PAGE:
After installing an OA4MP server, or as part of testing one in service, you may want to have a way to monitor the interaction from the command line. There are two ways to do this, either using the custom command line client or using curl. This document is how to test using curl. This is not quite straightforward and does require some work, but in many cases is well worth the effort. This document describes how to do a complete exchange with a properly configured OA4MP server


You should make sure you have a few things at the ready.

  • A valid, registered client and its ID
  • The client should not be running, or the client does not exist, meaning that you register a client and use a valid but bogus callback uri. If the callback uri is valid, the server will try to contact it, as per the spec.
  • A url encoder or decoder. I like this one.
  • A valid certification request. You can create on using openssl, or you can invoke
  • Access to the server from the command line. Depending upon your setup this may require you to be logged in to the server and send everything to localhost.

The steps

Each of the steps is outlined below along with an example curl call. In each call you will need to supply your own client_id, client_secret and redirect_uri. Other values such as the nonce and state may be left as is.

Step 1: The authorization page

In this case, you will create a custom url that you will paste into your browser. Line breaks are for readability.


Step 2: Get authorized.

At this point you should see the authorization page pop up in your browser. Log in. The normal control flow is to call back to the redirect URL you provided in the previous step. Since no client should be running there, you will get an error.

Step 3: Grab the authorization grant (aka code) from the browser location bar.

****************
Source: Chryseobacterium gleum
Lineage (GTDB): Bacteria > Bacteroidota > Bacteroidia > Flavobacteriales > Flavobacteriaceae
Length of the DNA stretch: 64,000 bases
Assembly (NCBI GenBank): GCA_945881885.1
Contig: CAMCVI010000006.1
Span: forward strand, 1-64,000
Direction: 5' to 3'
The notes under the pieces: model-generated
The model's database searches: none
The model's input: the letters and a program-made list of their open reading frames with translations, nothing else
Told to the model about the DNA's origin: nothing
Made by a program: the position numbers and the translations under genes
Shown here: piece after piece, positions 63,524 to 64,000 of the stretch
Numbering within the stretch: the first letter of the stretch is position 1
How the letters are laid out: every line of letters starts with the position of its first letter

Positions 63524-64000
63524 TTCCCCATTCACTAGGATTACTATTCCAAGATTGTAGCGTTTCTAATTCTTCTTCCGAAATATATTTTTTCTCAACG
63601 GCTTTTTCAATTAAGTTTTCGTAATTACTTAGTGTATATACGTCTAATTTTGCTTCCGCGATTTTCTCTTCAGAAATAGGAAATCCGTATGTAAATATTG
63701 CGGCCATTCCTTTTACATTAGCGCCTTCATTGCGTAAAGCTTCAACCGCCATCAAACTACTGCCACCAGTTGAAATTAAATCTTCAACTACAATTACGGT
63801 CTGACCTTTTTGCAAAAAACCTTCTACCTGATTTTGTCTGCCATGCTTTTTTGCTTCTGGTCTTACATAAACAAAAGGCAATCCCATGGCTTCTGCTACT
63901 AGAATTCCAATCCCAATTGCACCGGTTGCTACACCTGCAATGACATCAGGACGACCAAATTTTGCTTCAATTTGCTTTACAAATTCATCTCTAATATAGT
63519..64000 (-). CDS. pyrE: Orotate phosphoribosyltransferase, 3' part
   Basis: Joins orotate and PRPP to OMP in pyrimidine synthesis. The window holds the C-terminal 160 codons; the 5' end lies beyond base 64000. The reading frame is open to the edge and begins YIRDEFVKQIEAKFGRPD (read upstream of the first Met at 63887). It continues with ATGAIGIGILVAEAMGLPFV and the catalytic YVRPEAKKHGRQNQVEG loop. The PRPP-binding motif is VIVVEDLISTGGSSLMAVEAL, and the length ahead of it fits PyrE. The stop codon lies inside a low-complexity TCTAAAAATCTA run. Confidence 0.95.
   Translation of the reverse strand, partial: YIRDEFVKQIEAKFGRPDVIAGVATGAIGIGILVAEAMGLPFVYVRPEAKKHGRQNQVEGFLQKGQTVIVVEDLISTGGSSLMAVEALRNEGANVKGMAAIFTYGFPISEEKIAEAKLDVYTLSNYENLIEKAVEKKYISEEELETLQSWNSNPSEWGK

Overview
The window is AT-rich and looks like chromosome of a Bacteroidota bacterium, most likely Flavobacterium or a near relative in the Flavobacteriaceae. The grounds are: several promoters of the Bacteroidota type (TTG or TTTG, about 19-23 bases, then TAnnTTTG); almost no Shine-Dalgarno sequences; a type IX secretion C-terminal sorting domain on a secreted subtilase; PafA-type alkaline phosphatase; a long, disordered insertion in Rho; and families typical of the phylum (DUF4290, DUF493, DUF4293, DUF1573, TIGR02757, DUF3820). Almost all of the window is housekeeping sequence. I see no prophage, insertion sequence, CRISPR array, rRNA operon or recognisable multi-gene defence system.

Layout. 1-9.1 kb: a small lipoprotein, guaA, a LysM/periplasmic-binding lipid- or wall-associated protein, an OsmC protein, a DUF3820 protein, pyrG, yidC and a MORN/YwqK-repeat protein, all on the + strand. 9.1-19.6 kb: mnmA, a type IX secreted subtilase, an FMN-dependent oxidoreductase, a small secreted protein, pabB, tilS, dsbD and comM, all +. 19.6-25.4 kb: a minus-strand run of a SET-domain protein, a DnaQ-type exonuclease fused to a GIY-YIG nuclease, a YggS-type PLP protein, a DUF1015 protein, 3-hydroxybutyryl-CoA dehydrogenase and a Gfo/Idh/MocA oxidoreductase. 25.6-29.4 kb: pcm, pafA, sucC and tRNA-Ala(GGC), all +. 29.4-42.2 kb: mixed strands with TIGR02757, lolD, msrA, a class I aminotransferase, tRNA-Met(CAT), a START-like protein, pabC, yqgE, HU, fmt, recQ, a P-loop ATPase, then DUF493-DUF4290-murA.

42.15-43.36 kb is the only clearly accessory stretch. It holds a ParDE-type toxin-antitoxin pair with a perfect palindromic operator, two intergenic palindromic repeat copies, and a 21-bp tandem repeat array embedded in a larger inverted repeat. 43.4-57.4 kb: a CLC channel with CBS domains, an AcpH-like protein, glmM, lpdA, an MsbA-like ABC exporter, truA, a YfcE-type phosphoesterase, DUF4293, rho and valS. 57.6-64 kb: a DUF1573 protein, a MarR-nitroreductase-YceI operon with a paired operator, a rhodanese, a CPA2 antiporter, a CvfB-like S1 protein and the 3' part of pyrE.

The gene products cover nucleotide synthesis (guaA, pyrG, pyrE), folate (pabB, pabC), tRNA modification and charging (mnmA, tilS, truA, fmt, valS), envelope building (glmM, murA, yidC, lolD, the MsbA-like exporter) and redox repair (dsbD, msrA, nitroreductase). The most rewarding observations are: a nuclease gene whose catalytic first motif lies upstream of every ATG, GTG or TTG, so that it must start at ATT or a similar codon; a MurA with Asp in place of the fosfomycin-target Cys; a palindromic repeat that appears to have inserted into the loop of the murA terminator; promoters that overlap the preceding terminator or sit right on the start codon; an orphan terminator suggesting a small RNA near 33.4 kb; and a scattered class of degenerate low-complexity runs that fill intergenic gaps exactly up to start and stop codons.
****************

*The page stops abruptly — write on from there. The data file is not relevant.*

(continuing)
The location bar will have an address like this in it


Note that the state passed in initially is returned. You can ignore this. The important thing is the code. This must be swapped out for a access token.

Step 4:Getting an access token.

This requires a little more work since you have to do a POST (as per the spec) using cURL. In this example, I am using the -k flag to avoid checking the SSL cert for the server. This may or may not be required for your setup and the -d parameter that gloms together the request, allowing it to be entered on multiple lines:

    curl -k --location -d code=https%3A%2F%2Fsurge.ncsa.illinois.edu%2Foauth2%2FauthzGrant%2F6d08e01649cb7d766b0c6288333377b1%2F1453837119100 \
    -d client_id=myproxy%3Aoa4mp%2C2012%3A%2Fclient_id%2F2a3aab4b67ab2354563 \
    -d client_secret=KYuXckx3yilsiwl6Z3934587KSUIF983489_3498drfgn3 \
    -d redirect_uri=https%3A%2F%2Fashigaru.ncsa.uiuc.edu%3A9443%2Fclient%2Fready \
    -d grant_type=authorization_code \

Note that the actual endpoint goes at the end of this request. You should get a response like this:


Again, you just need the access_token.

Step 5: Use your cert request.

It is assumed you generated a cert request before you started. In that case, you need to URLencode the cert request you created and send it along in the request (which is just a GET).

    curl -k --location

The response is just the certificate.